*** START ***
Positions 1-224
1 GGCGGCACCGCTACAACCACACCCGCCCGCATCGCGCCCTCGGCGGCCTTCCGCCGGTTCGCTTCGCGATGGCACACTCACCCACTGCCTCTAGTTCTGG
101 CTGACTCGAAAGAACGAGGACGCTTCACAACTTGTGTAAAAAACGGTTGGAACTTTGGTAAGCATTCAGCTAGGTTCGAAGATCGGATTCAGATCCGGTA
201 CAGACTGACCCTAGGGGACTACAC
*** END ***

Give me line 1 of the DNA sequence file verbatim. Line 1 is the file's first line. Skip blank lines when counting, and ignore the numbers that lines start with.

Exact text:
Positions 1-224